Michigan deep freeze keeps people inside for 2nd day

 By Jeff Karoub

Associated Press
 
DETROIT (AP) — Faced with another day of bitter-cold temperatures that kept many Michigan schools, businesses and government offices shuttered for a second straight day, some residents donned layer upon layer to brave the elements out of necessity or simple curiosity.
 
With record-low temperatures recorded in some parts of the state and wind chills that made it feel as though it were 30 to 40 degrees below zero in places, emergency officials warned people to stay indoors Tuesday if at all possible.

Many people appeared to have heeded the warnings, as snowy sidewalks in many cities remained largely deserted. Parts of Detroit were an industrial-Arctic landscape early Tuesday, with wind-pushed discharge from a smokestack floating parallel to steam from the Detroit River, which separates the city from Windsor, Ontario.

The Detroit People Mover shut down due to extreme cold and low wind chill temperatures. Transportation officials said Tuesday morning that operations of the 13-stop, 2.9-mile downtown elevated train loop were suspended until further notice.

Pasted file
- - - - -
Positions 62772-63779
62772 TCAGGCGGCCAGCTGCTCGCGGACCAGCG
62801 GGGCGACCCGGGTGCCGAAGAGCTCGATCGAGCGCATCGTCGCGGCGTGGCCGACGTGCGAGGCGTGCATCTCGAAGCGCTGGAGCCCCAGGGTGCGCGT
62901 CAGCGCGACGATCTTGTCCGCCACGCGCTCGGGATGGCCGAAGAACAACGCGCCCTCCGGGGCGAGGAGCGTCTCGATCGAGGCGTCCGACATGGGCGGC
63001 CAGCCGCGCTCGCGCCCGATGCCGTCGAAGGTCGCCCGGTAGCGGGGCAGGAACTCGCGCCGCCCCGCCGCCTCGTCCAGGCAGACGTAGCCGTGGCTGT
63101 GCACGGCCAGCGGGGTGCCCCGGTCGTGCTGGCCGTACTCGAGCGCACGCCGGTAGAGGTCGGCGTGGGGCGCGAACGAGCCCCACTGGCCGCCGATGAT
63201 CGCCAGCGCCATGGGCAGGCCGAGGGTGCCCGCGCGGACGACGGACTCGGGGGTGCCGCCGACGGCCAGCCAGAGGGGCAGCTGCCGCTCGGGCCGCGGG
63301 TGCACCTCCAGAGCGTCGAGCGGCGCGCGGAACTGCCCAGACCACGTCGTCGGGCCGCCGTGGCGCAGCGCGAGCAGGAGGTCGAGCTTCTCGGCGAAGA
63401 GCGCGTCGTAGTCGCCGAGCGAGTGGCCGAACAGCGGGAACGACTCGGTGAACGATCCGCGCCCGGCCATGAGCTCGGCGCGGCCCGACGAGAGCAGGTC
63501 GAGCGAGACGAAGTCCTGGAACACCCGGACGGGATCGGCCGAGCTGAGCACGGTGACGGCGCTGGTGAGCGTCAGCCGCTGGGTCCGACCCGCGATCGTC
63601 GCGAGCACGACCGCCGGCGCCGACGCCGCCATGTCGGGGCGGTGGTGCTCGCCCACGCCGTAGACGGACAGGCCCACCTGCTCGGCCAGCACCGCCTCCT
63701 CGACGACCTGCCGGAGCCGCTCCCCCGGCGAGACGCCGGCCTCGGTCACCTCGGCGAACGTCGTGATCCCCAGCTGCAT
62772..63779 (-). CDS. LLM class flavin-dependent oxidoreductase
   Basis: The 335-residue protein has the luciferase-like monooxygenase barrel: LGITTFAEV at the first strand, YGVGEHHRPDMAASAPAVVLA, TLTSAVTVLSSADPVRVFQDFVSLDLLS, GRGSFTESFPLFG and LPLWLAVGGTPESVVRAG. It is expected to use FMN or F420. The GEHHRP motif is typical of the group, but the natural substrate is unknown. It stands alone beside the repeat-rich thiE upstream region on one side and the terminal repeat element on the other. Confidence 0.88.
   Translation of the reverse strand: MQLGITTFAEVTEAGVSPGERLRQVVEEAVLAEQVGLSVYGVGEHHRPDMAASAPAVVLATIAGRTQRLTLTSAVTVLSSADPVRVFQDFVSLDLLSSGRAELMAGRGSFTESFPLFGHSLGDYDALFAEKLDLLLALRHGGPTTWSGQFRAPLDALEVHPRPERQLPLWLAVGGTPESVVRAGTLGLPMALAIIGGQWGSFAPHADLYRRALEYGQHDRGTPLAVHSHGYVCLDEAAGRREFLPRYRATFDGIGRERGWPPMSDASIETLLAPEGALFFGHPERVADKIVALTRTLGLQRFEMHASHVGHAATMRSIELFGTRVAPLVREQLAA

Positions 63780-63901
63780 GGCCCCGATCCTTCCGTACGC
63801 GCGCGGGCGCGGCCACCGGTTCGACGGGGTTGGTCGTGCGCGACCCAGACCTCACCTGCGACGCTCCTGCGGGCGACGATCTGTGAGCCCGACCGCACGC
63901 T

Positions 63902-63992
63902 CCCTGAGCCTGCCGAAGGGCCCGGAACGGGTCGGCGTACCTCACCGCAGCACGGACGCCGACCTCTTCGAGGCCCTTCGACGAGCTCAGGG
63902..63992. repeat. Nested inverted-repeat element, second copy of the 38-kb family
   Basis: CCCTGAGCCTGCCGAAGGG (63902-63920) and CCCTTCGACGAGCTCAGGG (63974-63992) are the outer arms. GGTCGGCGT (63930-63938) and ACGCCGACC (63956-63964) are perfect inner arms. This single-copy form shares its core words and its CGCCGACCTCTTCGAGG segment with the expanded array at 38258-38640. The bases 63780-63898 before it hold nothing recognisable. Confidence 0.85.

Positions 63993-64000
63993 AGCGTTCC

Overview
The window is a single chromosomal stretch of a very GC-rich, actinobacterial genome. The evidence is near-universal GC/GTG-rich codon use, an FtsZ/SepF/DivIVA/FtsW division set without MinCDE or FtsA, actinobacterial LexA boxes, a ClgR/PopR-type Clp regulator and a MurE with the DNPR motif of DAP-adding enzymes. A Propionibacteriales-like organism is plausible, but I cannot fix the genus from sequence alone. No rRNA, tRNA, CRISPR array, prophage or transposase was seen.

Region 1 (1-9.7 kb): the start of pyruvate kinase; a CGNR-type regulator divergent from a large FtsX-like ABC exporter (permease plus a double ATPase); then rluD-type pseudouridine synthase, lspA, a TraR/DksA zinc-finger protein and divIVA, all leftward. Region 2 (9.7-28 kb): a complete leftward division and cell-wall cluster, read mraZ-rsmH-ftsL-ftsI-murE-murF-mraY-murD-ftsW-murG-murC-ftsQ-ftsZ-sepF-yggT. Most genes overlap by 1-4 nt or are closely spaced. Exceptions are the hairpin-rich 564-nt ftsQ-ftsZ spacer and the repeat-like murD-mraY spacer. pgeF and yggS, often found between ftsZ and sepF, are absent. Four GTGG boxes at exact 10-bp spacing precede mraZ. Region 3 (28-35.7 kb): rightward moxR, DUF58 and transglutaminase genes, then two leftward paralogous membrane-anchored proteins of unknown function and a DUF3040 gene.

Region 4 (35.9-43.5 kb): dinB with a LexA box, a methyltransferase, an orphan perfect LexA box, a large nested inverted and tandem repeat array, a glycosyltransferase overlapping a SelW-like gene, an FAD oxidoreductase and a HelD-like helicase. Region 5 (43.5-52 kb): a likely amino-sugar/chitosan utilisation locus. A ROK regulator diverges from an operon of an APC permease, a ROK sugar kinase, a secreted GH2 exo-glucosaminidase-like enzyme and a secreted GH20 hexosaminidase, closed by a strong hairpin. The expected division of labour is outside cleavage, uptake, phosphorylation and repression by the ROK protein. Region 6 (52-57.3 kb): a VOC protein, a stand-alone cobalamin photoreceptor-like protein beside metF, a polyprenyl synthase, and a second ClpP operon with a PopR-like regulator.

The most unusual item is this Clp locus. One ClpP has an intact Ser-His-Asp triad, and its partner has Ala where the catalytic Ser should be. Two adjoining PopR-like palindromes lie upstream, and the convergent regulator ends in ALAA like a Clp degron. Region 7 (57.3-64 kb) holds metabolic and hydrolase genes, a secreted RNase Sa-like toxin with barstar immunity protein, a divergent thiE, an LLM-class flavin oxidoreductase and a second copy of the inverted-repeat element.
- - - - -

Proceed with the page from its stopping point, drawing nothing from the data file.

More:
The severe cold, icy roads and blowing snow kept driving hazardous, and the State Emergency Operations Center remained partially activated to monitor conditions.

AAA Michigan said it helped at least 2,200 motorists affected by the snow and in the first half of Tuesday. The Dearborn-based auto club handled 5,800 calls during a 24-hour period Monday.

Lows of 14 degrees below zero were reported Monday and early Tuesday at Detroit Metropolitan Airport in Romulus as well as in Flint, according to the National Weather Service. The previous record low for Jan. 7 was minus-5 at the airport in 1942 and minus-10 at Flint in 1986.

For Jan. 6, the previous record low for Detroit was minus 7 in 1924 and for Flint was minus 5 in 1945.

Tuesday temperatures hovered around zero degrees in Grand Rapids and reportedly sunk to 11 below zero in Lansing.

Freezing temperatures and heavy snowfall are common in Michigan’s Upper Peninsula, but meteorologist Kevin Crupi with the weather service’s Marquette-area office said Monday’s low of 17 below zero tied the previous record low for Jan. 6 set in 1968.

The lowest reported temperature in Michigan Tuesday morning was 20 degrees below zero in Ironwood, where Crupi said wind chill temperatures Monday sunk as low as 55 degrees below zero.

“It’s fairly unusual that we get wind chills that low, even up here,” Crupi said.

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